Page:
The Wolfe angel, a trick mummy tomb, several flashy hats and other costume pieces, props, biographical panels on FRP founder Robroy Farquhar and his wife Leona, photos, set design sketches and documents are displayed.It is quite worth the visit simply to see slideshows of FRP plays spanning a half-century. They run continually, looping different images on two monitors lasting several minutes. They illustrate memories of dancing show girls from musicals, romantic scenes, comical tomfoolery and grins, and much more.The tomb (sarcophagus) provided illusion. Its hidden back door enabled actors to slip in and out of it, without audience detection. It was in The Man Who Came to Dinner in 2004, then in The Mystery of Irma Vep in 2014. Also standing out is a decorative column — one of two neon-lit as entrance to a Chinese restaurant. This was in Gypsy, in ’15. Other artifacts include a Mardi Gras-like long-nosed mask from Three Musketeers in ’13, the scenic model from the ’15 debut of Chasing Rainbows: The Road to Oz, and the original The Vagabond School of Drama, Inc. sign. Programs include from FRP’s inaugural season of 1952, and 1981.Vagabond Players is what Robroy “Robbie” Farquhar called his pre-FRP, touring troupe. He started it in 1937, as a play-reading group in New York City. The Vagabonds performed in Greenwich Village, soon did a summer in Bedford Springs, Pa. then winter in Miami, Fla.Locally they acted in 1940 and ’41 in The Old Mill Playhouse at Highland Lake that sprung out of a rickety old grist mill by Highland Lake Camp. During World War II, Farquhar served under Gen. George Patton. The troupe reformed in ’46. It performed in an old Tuxedo school, the Lake Summit Playhouse, in summer then in St. Petersburg, Fla. that winter.
Hats colorful, ornate and pompous light up the Heritage Museum exhibit. Leona Farquhar, Robroy’s wife, is shown at upper left.
Robroy married his food manager, Leona Fraki, in 1948. They started community theater and radio plays in Hendersonville.He found a larger venue — eight acres in Flat Rock, at the Lowndes House (formerly Rockworth) in 1952. The summer home is on the “great flat rock” that generates the name of the community formed over two centuries ago.This marks birth of Flat Rock Playhouse, and the drama school. Plays were in a rented circus tent for the first four seasons, until the current playhouse “barn” was built and ready in 1956. The tent periodically collapsed during shows, from weight of heavy rain.Farquhar is quoted on a biographical panel, about the ambience: “The location is excellent, the surroundings perfectly beautiful. A more delightful atmosphere couldn’t be achieved anywhere.”FRP officially became The State Theatre of North Carolina in 1961, by vote of state legislators. The 506-seat playhouse remains a premier area entertainment attraction and tourist draw in a nine-month season, along with its newer Playhouse Downtown in Hendersonville.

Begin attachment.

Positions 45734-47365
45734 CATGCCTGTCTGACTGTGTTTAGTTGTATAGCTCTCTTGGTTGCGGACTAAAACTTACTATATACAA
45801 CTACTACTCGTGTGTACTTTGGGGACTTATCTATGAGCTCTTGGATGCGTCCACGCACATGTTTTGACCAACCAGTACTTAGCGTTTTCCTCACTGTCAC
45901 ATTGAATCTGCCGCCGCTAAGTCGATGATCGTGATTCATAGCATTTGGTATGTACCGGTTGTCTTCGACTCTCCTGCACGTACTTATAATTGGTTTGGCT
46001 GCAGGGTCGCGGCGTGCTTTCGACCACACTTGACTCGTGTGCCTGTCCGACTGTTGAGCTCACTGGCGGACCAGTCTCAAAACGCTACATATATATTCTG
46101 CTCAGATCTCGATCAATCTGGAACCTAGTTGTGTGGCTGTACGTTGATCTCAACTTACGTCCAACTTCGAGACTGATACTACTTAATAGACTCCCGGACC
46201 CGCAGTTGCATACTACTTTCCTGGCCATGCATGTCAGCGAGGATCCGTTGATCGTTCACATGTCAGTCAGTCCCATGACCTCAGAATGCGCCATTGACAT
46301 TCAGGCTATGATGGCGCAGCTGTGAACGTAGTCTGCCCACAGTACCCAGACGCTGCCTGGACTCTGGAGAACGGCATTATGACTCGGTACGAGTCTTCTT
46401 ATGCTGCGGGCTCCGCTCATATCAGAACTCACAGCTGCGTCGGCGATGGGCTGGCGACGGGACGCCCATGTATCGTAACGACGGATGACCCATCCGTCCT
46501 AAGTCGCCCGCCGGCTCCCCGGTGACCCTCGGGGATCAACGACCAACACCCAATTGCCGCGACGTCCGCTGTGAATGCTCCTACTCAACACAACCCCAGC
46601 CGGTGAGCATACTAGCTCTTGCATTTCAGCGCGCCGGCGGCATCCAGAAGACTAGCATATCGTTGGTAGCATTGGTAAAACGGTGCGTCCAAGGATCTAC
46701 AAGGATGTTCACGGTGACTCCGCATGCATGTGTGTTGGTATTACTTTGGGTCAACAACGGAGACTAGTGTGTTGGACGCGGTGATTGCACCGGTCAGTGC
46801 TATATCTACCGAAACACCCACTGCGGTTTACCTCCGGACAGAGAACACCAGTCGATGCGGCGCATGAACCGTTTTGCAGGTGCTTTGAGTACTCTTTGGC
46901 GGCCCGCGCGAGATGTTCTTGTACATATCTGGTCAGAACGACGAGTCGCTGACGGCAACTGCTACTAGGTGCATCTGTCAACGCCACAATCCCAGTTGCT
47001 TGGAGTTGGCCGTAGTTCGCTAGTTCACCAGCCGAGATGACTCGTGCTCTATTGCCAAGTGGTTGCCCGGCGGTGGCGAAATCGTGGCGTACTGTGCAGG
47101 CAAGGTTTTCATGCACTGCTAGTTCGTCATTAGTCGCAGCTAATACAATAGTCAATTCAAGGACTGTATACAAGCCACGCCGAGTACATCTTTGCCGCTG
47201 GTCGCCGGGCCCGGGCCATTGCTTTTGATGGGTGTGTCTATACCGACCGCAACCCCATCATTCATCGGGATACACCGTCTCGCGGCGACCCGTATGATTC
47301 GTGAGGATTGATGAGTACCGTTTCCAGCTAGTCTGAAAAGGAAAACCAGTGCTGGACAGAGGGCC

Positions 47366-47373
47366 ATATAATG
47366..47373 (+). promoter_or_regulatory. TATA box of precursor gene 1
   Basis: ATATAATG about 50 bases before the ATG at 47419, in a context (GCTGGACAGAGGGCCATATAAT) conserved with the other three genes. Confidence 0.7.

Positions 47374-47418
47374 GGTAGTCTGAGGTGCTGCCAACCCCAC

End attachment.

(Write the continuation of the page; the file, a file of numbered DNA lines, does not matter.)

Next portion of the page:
Liverpool, England, native Farquhar was among the troupe’s earliest actors. He changed his name from Robert William Smith, adapting names of Scottish clan chief Robroy McGregor and his mother’s maiden name. He owned FRP until dying at age 73, in 1983. His late son Robin Farquhar ran the playhouse, in 1980-2008. Robin expanded artistic appeal to musicals, starting with historic 1776.
FRP’s inaugural production was The World of Carl Sandburg on stories, poems, folk songs and quips. Sandburg in 1945-67 lived at Connemara, now the historic Sandburg Home, across Little River Road from FRP’s site.
Look Homeward, Angel remains FRP’s signature production sentimentally, with many sold-out shows over decades. It ran annually through 1984, then once more in 1999. It is based on Thomas Wolfe’s classic autobiographical novel.Its main prop is the large, paper mache “Wolfe angel” that is cranky William Oliver Gant’s prized sculpture. Set designer Dennis Maulden made it, in 1970. The 51-year FRP veteran built it using chicken wire and tin foil. That angel was used throughout the Seventies. His aide Jimmy Ray Ward’s new Wolfe angel was in 1999. It more closely resembled the Oakdale Cemetery angel in Hendersonville, an historic monument to writer Thomas Wolfe of Asheville.
FRP founder Robroy Farquhar started the playhouse, initially as Lake Summit Playhouse.
W.C. “Mutt” Burton and Helen “Casey” Bragdon starred in Look Homeward, Angel as W.O. and Eliza Gant. Celebrities acting at FRP include Burt Reynolds in his one-man show in 1991, and Richard Kind (“Spin City” as Michael J. Fox’s sidekick) in 1993. Rising stars included Kyle MacLachlan (film Dune, Twin Peaks on TV), as Eugene Gant in 1978 when he was 19 and an apprentice.
Scott Treadway debuted at FRP in the same Eugene role, in 1984 also as an apprentice. Above all others, Treadway has been the face of FRP acting for over 30 years. Patrons have seen him grow up, maturing into various mostly comical roles. Natives who ascended beyond their FRP internships in the past decade include Christoph Sanders (“Ghost Whisperer”), Turner Rouse Jr. acting on Broadway, and Broadway choreographer Chase Brock.
A photo in the exhibit shows Treadway with fashionably longer hair, with Barbara Bradshaw. She was by far FRP’s leading lady in the Eighties, and has returned for supporting roles in recent years. That image is part of the running slideshow.For more on various museum exhibits (Civil War, Revolutionary War, later wars, early railroad, early Dana days, Baker-Barber photos), call 694-1619 or check http://hendersoncountymuseum.com/hchm/current-exhibits/.
For more on FRP, check https://www.flatrockplayhouse.org.